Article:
Should the Fed cut interest rates? A lot of the market thinks it should, and
even more of the market thinks it will. But there are adverse consequences to
such an action, especially on the inflation front: if the dollar weakens further
on a rate cut, then prices could start rising faster than the Fed is comfortable
with. And keeping inflation in check is much more important, for a central bank,
than rescuing bond investors.
On the other hand, helping out the credit markets is a good idea, and important.
And it just so happens that there’s a good way for the Fed to do that which
doesn’t involve an outright Fed funds rate cut. Here’s
William Polley (my emphasis added):
Today’s intervention was just a ripple in an ocean, but in the event that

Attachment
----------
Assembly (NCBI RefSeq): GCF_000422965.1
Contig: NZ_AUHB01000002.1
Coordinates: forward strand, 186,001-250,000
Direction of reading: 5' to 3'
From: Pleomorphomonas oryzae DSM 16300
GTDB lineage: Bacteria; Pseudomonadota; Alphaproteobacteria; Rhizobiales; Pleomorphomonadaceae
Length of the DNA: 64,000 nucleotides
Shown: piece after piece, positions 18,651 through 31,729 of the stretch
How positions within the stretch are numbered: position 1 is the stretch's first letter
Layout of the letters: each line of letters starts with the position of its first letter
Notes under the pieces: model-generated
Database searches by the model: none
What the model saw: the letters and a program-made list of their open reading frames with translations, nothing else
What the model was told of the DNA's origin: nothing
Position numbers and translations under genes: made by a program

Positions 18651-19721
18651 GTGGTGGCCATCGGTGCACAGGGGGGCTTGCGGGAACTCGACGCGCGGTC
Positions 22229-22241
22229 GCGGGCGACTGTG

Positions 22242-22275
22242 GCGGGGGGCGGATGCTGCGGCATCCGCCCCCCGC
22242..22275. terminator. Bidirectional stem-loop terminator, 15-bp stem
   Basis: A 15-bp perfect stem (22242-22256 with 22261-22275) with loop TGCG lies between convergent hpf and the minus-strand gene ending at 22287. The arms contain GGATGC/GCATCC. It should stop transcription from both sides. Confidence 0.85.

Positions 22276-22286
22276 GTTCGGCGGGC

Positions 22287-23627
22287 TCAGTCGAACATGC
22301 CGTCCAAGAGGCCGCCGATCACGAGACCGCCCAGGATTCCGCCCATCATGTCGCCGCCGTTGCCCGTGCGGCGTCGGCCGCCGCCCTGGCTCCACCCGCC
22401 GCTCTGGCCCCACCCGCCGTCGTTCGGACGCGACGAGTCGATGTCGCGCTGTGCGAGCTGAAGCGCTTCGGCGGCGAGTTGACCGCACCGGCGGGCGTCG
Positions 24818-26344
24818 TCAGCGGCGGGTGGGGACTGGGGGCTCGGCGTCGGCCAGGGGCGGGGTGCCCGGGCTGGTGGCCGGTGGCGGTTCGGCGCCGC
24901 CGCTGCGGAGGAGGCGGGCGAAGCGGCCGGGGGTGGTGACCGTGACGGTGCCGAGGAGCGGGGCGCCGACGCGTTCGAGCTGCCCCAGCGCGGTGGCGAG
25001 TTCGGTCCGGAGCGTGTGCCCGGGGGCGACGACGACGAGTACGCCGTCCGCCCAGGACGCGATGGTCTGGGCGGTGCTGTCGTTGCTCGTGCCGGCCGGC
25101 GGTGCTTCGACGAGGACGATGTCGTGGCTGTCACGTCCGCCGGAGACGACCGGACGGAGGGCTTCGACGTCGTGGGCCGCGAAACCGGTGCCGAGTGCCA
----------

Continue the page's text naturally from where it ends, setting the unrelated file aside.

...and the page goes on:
something more is on the horizon, the Fed needs to remind banks that the discount
window is always there to meet their emergency liquidity needs. If anything,
the Fed might consider lowering the discount rate to marginally encourage
borrowing from that source rather than putting strain on the fed funds market.
Lowering the fed funds rate should not be the first reaction to this situation
despite the fact that many people will call for it. Lower the fed funds target
only if it looks like this is not going to be contained by the financial markets.
I like the idea of the Fed cutting its discount rate – which is currently
at 6.25% – rather than the Fed funds rate. That would improve liquidity
in the markets, without having an adverse effect on the dollar. What the markets
need right now is abundant money, rather than cheap money.
All this talk of "liquidity" only serves to blur the distinction,
since the word can have either meaning, or both. But the Fed can definitely
provide the former without resorting to the latter.